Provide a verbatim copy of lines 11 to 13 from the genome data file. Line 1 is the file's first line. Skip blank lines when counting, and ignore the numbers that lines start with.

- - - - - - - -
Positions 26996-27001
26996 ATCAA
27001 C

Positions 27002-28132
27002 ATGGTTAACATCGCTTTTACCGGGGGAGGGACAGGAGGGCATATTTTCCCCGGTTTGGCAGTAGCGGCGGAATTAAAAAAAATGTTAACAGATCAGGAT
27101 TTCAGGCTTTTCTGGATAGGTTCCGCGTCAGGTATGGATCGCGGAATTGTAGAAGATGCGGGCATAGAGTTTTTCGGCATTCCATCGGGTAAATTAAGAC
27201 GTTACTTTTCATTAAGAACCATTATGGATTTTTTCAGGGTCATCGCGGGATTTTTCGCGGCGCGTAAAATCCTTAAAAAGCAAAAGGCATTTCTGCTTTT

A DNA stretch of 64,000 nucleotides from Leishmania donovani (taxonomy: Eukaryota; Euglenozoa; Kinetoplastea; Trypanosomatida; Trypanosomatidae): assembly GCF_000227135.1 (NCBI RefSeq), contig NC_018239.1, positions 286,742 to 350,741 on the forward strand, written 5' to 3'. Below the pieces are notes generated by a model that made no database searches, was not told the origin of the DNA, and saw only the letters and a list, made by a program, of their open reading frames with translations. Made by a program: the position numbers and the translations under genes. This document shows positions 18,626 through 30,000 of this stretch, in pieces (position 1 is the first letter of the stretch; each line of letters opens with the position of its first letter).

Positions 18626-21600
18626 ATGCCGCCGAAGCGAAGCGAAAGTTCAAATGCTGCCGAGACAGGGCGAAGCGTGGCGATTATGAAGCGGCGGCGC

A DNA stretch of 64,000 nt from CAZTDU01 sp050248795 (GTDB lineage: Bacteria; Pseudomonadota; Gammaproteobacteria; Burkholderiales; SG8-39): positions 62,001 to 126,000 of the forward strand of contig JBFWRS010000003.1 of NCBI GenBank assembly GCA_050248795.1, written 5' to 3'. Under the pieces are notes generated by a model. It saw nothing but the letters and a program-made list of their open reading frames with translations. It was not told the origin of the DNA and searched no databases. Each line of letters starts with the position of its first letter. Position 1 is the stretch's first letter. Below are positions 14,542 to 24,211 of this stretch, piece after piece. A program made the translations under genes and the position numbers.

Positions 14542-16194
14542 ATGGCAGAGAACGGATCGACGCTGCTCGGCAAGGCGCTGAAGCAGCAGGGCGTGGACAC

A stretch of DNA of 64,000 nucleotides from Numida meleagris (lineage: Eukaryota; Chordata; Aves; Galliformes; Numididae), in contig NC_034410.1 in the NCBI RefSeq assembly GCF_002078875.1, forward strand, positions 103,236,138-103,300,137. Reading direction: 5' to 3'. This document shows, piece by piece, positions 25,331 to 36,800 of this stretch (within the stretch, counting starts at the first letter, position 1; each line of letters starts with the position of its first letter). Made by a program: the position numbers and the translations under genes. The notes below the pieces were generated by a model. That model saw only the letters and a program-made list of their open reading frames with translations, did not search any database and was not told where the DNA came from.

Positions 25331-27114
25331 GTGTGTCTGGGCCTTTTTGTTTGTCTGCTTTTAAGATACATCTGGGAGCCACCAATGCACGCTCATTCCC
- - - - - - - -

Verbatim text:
A DNA stretch of 64,000 nt from CAZTDU01 sp050248795 (GTDB lineage: Bacteria; Pseudomonadota; Gammaproteobacteria; Burkholderiales; SG8-39): positions 62,001 to 126,000 of the forward strand of contig JBFWRS010000003.1 of NCBI GenBank assembly GCA_050248795.1, written 5' to 3'. Under the pieces are notes generated by a model. It saw nothing but the letters and a program-made list of their open reading frames with translations. It was not told the origin of the DNA and searched no databases. Each line of letters starts with the position of its first letter. Position 1 is the stretch's first letter. Below are positions 14,542 to 24,211 of this stretch, piece after piece. A program made the translations under genes and the position numbers.

Positions 14542-16194
14542 ATGGCAGAGAACGGATCGACGCTGCTCGGCAAGGCGCTGAAGCAGCAGGGCGTGGACAC